Figure 4. Policy Functions Under No-Commitment

The first best solution can be analyzed in a static form

At an optimum, it must be that

(C-4.1) |

Since
- otherwise the public good is not provided - the solution is given by ,
and
.^{27}

In an interior equilibrium the allocations must satisfy the feasibility constraint (1), the implementability condition (7), and the optimality conditions (8)-(10). Rearranging these equations one obtains:

(C-5.1) | |

(C-5.2) | |

(C-5.3) | |

(C-5.4) |

where we have already used the feasibility constraint to substitute for and the condition as implied by eq. (8). The levels of consumption and are determined by eqs. (C-5.2) and (C-5.3). Such values can be supported by several levels of leisure and public consumption at different points in time.

The indeterminacy between initial allocations
and
allocations at any future date
can be illustrated as follows.^{28} Solving forward the
implementability constraint (C-5.1) one obtains

(C-5.5) |

where is given and and are set at their optimal levels. Clearly several combinations of and can satisfy this equation. The steady-state level of debt is given by

(C-5.6) |

and since is not determined neither is .

It is easy to verify that all the solutions yield the same utility level. Totally differentiating the implementability and feasibility constraints, one obtains , , and . Thus, differentiating life-time utility we get

(C-5.7) |

The existence of an interior equilibrium for can be proved as follows. First, notice that one of the solutions under full-commitment coincides with the time-consistent solution derived in section 3.1. Indeed, equation (C-5.2) and (13) coincide, and equation (C-5.3) is satisfied for . Thus and are the same as in a time-consistent equilibrium, and thus the allocation and , must satisfy the feasibility and the implementability constraint, and give an interior solution. It then follows that an interior solution must exist for also under full-commitment.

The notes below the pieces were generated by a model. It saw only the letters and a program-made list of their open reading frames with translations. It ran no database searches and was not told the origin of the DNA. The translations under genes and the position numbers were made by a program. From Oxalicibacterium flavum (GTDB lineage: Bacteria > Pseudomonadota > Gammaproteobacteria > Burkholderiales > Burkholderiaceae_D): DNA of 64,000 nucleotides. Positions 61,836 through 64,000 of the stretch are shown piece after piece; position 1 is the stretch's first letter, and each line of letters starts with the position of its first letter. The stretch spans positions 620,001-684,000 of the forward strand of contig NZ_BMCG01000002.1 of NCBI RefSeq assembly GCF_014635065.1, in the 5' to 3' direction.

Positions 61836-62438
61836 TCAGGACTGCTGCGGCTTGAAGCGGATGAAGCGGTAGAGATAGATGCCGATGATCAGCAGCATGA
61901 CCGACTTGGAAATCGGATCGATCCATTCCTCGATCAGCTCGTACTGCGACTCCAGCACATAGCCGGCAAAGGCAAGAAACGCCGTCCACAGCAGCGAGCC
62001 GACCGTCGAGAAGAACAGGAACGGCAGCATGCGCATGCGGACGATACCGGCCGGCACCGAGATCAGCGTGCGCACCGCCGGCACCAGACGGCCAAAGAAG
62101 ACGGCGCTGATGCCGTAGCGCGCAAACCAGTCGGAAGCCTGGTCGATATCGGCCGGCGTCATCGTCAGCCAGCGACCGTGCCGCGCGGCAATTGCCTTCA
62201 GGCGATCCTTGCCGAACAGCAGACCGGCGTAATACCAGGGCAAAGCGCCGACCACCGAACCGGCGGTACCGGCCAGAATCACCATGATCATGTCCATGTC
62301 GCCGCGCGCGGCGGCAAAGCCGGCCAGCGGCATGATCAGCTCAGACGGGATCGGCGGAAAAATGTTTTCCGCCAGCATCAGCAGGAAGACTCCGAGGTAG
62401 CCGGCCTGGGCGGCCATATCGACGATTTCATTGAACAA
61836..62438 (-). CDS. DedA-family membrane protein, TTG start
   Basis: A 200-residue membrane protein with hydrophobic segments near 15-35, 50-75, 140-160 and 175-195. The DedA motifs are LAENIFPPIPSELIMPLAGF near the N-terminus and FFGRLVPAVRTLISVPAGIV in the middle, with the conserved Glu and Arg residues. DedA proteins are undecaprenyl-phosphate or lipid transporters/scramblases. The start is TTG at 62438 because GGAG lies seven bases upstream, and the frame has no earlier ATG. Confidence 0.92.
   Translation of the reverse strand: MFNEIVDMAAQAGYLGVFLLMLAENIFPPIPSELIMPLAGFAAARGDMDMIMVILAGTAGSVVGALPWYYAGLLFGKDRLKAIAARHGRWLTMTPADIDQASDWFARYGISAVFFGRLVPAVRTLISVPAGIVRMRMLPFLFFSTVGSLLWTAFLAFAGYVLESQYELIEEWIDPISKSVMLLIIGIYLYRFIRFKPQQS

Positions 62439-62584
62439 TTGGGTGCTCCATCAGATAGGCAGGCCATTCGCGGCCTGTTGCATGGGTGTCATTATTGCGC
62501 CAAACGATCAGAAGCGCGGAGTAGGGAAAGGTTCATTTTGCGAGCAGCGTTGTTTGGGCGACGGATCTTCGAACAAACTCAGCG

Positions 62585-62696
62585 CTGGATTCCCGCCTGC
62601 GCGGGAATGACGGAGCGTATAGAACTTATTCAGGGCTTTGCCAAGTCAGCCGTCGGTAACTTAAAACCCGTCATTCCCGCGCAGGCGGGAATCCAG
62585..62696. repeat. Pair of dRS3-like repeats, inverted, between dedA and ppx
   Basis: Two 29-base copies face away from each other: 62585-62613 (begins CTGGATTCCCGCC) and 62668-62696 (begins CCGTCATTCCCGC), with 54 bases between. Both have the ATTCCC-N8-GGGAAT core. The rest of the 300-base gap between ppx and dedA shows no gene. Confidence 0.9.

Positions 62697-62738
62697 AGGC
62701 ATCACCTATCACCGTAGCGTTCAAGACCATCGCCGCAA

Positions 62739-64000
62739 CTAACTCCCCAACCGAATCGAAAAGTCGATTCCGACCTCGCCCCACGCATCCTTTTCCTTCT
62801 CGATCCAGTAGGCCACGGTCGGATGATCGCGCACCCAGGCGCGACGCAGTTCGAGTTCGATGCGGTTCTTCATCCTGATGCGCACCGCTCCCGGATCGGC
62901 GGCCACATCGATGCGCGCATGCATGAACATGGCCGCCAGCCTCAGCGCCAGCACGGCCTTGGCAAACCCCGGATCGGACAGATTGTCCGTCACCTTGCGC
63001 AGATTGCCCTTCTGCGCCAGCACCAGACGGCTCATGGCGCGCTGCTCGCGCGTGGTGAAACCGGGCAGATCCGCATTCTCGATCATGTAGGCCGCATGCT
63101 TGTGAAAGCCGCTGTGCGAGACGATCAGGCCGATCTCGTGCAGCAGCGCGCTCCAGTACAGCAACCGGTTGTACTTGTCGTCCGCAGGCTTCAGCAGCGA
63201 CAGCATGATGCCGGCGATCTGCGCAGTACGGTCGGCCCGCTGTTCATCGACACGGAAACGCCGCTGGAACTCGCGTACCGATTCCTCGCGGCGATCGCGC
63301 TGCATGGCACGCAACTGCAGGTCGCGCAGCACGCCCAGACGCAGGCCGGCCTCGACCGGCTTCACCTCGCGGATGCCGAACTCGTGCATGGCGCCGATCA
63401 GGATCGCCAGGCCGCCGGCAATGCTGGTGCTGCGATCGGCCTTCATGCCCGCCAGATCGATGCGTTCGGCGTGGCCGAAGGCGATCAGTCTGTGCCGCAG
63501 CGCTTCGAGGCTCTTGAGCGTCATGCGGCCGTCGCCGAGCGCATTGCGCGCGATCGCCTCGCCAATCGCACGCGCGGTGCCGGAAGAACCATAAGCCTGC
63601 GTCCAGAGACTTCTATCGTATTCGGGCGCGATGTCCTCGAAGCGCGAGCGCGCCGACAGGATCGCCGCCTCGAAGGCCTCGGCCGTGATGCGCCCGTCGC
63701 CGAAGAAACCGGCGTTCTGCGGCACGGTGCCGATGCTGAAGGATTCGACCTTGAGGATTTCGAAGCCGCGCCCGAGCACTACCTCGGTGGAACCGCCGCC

For the reasons presented in the text, the policy functions are not linear and depend on the bond position. Hence, neither local approximations nor linear approximations of the policy function are well suited for the problem at hand. We use global methods where the state-variable () is defined over a grid. We solve for the policy functions directly with non-linear functions. We experimented with splines, Chebyshev polynomials, and different approximation orders of those. These techniques are described, for instance, in Judd (1992) and Judd (2004).

The generalized Euler equation poses additional difficulties because the derivative (besides the level) appears in the FOCs. As mentioned in Judd (2004), this issue *per se* may call for the use of global techniques. Define the set of FOCs in a compact form as:

(D-0.1) |

where summarizes the set of all control variables, i.e. .The collocation on first order conditions approximates the policy functions such that for a grid of points

(D-0.2) |

where is the first element of the policy function, i.e.

The solution algorithm can be compactly summarized as follows:

- Define a grid on the state-variable , and choose the class and order of the approximation functions . Guess an initial where is the second element of i.e. .
- Update the function and
- For a fixed and , solve for the functions such that equation (D-0.2) holds.
- Check convergence of the function (and ). If convergence is not achieved, go back to step 2.

We also use another algorithm that uses the same principles but is more convenient. Note that since and , equation (D-0.2) can be compactly written as

(D-0.3) |

Therefore, the numerical procedure can directly search for the approximating functions and there is no need to fix the function . In this way, the iterative procedure is incorporated inside the root finding numerical procedure. Both types of algorithms yield the same solution.

Well suited algorithms are also described in Klein et al. (2005). Earlier numerical implementations of these algorithms can be found in Krusell, Quadrini, and Rios-Rull (1997). Hassler, Mora, Storesletten, and Zilibotti (2003) provide analytical solutions.